- Not just vegetarian — vegan. Egg yolks cause the same heart-attack-causing intestinal bacteria as red meat.
- Up to 70 percent of all antibiotics sold in the United States go to healthy food animals. There is “a definitive link between the routine, non-therapeutic uses of antibiotics in food animal production and the crisis of antibiotic resistance in humans.” — USDA, FDA, CDC.
- Eliminating the consumption of meat is the best dietary method of reducing your water consumption footprint. Not to mention, “Red meat such as beef and lamb is responsible for 10 to 40 times as many greenhouse gas emissions as common vegetables and grains.”
- Factory farms employ fewer people than similarly-sized conventional livestock production facilities, buy feed and supplies from outside the local area, and tank property values.
- It reduces national healthcare costs. Cancer. Cholesterol. Obesity. Diabetes. “Appropriately planned vegetarian diets, including total vegetarian or vegan diets, are healthful, nutritionally adequate and may provide health benefits in the prevention and treatment of certain diseases.” — ADA
Feeding more people, keeping them healthier, allowing antibiotics to work when we actually need them, saving jobs, air, water, money…
That’s better than berry good. That’s terrific.
It takes six years of French lessons to be able to confidently say, “Crêpes like ‘steps,’ not crêpes like ‘grapes.’”
No one covered the over/under on eating them in Deutschland, however. I must have been absent that day.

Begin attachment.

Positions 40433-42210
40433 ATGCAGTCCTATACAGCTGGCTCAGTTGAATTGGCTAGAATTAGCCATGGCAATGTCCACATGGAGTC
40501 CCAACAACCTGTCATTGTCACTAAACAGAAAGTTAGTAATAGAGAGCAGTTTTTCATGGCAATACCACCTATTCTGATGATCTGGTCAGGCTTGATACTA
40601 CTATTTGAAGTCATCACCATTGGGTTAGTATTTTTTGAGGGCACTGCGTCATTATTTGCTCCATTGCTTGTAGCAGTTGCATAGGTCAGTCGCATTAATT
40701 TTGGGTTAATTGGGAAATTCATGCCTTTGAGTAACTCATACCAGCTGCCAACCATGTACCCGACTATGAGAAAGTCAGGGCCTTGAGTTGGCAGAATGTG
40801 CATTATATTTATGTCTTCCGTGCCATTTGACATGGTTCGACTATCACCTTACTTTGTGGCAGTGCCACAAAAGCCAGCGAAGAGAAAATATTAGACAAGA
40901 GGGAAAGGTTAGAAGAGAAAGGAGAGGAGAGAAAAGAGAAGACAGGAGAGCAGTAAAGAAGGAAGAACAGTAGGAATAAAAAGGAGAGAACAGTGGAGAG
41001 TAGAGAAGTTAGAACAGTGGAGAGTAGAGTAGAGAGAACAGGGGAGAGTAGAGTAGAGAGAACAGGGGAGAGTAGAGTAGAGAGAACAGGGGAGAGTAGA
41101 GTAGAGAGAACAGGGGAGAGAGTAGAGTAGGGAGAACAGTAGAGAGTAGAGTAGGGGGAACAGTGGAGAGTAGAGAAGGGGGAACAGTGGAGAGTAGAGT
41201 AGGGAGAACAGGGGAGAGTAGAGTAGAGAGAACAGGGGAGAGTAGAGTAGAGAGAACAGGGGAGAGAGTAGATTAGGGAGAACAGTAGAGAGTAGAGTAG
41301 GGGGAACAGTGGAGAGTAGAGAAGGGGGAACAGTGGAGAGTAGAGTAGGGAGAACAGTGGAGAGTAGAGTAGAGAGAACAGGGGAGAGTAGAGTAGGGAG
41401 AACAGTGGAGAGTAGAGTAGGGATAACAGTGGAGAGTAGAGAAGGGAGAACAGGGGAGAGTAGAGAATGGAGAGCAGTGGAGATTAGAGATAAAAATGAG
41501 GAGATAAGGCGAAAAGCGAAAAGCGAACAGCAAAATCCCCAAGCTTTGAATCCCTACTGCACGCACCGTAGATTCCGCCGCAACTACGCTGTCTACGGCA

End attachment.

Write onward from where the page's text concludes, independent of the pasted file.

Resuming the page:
According to this survey, vegans are now 1% of the US population.
One Percent. Sound familiar?
That means there are more vegans than there are Americans serving in the military.
It also means that if you include vegetarians, 9 million US adults don’t have to worry about what My Little Pony meat is where. If you’re going to eat a cow, why is a horse all of a sudden so objectionable? Is it because you feel tricked? After all, horse meat is in baby food in Italy — though I suppose since that label has the right picture, it’s all okay.
It’s been just shy of seven years since I’ve eaten meat — even while being part of the vegan One Percent while serving in the less-than-one-percent-Army — and it’s gotten to the point where when I see someone talking or posting about eating meat, the only thought that occurs to me is:
“Really? We’re still doing that?”
(If you’re in the growing percent that isn’t, I made you some fun words on pictures. Bon app-etite!)
Uh. George Clooney is modeling for Turkish pizza boxes now.
Just in case you’re keeping score at home.